Defendant argues that the trooper was negligent by excessively speeding and losing control of his vehicle and violated state police pursuit policy and Vehicle and Traffic Law § 1104, and that these acts were an intervening and unforeseeable causative circumstances. However, it is plain that had defendant not fled, the trooper would not have engaged in the high-speed chase that resulted in his death. Additionally, contrary to defendant's contention, there is no requirement that a defendant's vehicle actually make contact with the trooper's vehicle in order for the causation element to be satisfied. Rather, the essential inquiry is whether defendant's conduct was a sufficiently direct cause of the trooper's death, a question we answer in the affirmative. There can be no doubt that defendant's conduct set in motion the events that led to the trooper's death, and it was reasonably foreseeable that a fatal accident would occur as a result of defendant leading the trooper on a high-speed pursuit. Accordingly, the evidence was legally sufficient to establish a causal connection between defendant's conduct and the trooper's death.
Defendant next argues that County Court erred in granting the People's motion to disqualify his counsel. When the case was presented to the grand jury, the prosecutor called defendant's father and girlfriend. One of defendant's retained attorneys, Mary Gasparini, represented these witnesses and appeared with them in the grand jury room while they gave their testimony. Defendant's father testified that, on the evening of the accident, defendant returned home after riding his motorcycle and told his father not to let him ride his motorcycle until he was properly licensed because he was nearly pulled over by the police. Defendant also told his father that he had seen flashing lights, yet kept driving. Defendant's girlfriend testified that he called her shortly after the accident and said he was the motorcyclist the police were looking for and that he thought he was going to jail because the trooper had died. The next day, he called her and told her not to say anything about what he had told her the night before.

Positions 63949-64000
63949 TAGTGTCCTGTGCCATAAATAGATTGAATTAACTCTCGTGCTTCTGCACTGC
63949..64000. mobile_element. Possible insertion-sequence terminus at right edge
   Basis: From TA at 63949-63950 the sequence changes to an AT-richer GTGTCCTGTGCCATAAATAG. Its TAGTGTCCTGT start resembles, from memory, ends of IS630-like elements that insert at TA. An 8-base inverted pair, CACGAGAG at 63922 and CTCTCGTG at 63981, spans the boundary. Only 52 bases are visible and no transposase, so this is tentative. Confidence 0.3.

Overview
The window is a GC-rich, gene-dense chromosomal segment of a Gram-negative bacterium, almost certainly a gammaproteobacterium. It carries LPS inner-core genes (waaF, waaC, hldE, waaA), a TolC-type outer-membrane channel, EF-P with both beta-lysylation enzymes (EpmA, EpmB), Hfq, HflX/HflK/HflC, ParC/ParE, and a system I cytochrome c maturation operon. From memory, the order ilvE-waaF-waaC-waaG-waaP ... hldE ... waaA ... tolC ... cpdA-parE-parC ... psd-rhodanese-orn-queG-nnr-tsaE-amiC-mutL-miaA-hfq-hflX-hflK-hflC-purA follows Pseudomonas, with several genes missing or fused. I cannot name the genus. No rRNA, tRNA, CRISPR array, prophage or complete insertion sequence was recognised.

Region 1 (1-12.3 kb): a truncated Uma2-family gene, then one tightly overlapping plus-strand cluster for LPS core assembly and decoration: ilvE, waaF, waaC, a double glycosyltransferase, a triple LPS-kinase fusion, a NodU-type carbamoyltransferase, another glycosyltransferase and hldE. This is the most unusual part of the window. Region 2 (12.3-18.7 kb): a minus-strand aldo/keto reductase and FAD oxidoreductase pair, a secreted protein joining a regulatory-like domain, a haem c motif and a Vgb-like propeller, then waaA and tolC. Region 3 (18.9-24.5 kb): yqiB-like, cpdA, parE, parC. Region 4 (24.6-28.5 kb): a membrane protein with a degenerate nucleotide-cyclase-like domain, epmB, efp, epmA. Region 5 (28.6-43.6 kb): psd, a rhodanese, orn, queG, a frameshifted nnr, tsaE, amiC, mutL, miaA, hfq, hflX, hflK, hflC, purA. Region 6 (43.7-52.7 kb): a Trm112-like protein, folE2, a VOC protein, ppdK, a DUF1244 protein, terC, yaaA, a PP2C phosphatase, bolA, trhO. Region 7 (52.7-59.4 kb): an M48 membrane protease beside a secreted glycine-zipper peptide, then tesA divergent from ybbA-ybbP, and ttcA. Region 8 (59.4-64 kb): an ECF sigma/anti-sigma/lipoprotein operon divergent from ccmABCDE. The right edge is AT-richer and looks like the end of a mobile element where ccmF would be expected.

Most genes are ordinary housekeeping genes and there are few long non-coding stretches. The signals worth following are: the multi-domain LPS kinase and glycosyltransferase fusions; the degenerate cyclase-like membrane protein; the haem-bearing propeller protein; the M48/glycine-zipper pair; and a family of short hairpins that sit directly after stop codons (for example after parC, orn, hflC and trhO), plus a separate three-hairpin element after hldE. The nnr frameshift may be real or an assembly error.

After the case had been presented to the grand jury, and four months before trial, the People moved to disqualify Gasparini and her partner, James Meggesto, on the ground that a potential conflict of interest existed based on Gasparini's representation at the grand jury of defendant's father and girlfriend who would be prosecution witnesses at trial. Defendant argued that if there was any conflict at all, it was only potential, and the issue could not be determined until after the testimony of the witnesses. Further, the defense ...